Bridget Bardot Brigitte Bardot (born September 28, 1934) is a French actress, former fashion model, singer, known nationalist, animal rights activist, and considered the embodiment of the 1950s and 1960s sex kitten. .
Tags: actress  bridget  bardot  french 
Added: 15th August 2007
Views: 3644
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Posted By: Roxie
Theme Building  LAX This is the famous "Theme Building" at the Los Angeles International Airport. This restaurant was designed in the early 1960's, when L.A. was still new and hope for the future abounded. Everyone thought the future would be just like "The Jetsons". The building was recently refurbished, and now the interior is intentionally retro-60's.
Tags: theme  builing  lax  encounters  restaurant 
Added: 21st August 2007
Views: 1428
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Posted By: lambchop
Umpire Bill Klem 'I never called one wrong!' Bill Klem once immodestly told a reporter. Klem is still widely regarded as baseball's greatest umpire nearly 70 years after he last worked a game. He was a National League arbiter from 1906 through 1941. The innovative Klem (pictured here in 1914) was the first umpire to wear an inside chest protector and the first to use hand signals to keep fans and players informed about his calls. (Klem said, 'The fan in the 25-cent bleacher seat has just as much right to know what I called as the fan in the box seat near home plate.') Klem was so skilled at calling balls and strikes that he only worked behind the plate for a number of years. He worked 18 World Series--a record that will never be broken because MLB now uses a rotation system rather than a merit system to assign umpires to post-season games. Klem was affectionately called 'The Old Arbitrator'--a nickname he adored. The jowly and thick-lipped Klem hated the nickname 'Catfish.' Any player who addressed him that way was quickly ejected. He had a strange relationship with New York Giants' manager John McGraw. Off the field the two were good friends; on the field they feuded bitterly. My favorite Bill Klem story: In 1941, while working the bases, he called a runner out on a tag play at second base. The runner angrily insisted the tag had missed him. Klem informed the irate player, 'I thought you were out.' Then the realization hit him: For the first time in his long career Klem only thought a player was out--he wasn't certain. Klem resigned the next day.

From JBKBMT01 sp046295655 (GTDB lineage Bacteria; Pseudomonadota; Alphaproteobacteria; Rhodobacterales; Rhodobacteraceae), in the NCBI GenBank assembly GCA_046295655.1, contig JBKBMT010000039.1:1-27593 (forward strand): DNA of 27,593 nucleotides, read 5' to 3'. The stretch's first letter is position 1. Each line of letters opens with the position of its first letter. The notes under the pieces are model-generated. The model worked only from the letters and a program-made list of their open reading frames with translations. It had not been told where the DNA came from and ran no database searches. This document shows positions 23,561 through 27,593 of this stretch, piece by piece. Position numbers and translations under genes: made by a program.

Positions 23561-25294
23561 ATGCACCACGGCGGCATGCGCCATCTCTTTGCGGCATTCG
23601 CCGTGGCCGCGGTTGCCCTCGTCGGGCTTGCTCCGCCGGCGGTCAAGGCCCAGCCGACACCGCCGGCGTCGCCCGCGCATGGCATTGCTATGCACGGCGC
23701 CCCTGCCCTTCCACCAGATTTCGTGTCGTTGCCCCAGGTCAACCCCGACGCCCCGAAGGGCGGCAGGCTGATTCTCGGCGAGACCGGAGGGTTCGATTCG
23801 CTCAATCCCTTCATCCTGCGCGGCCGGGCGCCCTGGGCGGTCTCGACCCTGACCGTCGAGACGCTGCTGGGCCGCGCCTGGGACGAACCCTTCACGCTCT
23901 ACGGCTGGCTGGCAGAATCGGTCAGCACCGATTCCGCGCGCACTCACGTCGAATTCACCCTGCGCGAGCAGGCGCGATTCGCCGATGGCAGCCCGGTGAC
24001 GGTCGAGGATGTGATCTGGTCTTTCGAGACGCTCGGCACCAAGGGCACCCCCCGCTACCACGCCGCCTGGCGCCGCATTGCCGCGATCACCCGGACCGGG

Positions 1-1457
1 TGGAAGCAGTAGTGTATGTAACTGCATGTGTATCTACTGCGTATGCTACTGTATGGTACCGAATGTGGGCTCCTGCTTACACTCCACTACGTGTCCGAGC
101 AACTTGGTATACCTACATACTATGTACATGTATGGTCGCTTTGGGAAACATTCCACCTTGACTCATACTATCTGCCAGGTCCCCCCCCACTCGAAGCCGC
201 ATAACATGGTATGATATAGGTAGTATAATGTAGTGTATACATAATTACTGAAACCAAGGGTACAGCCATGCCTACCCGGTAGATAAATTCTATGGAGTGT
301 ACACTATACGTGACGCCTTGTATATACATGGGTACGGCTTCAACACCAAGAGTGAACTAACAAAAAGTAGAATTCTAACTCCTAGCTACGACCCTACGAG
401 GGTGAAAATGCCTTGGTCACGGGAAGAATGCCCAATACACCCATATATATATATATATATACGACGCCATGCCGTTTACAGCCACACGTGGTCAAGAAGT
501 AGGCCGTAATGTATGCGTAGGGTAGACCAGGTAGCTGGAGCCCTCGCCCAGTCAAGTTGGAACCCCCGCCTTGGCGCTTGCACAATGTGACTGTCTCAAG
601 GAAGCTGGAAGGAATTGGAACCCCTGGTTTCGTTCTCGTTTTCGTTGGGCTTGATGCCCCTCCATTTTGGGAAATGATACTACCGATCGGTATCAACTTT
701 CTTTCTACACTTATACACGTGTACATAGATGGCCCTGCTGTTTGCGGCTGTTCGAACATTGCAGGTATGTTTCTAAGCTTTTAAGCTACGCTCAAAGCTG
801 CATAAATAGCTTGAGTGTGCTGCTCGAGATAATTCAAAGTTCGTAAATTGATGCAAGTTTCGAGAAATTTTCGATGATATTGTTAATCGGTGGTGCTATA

Tags: baseball  umpire  Bill  Klem 
Added: 1st September 2009
Views: 1381
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Posted By: Lava1964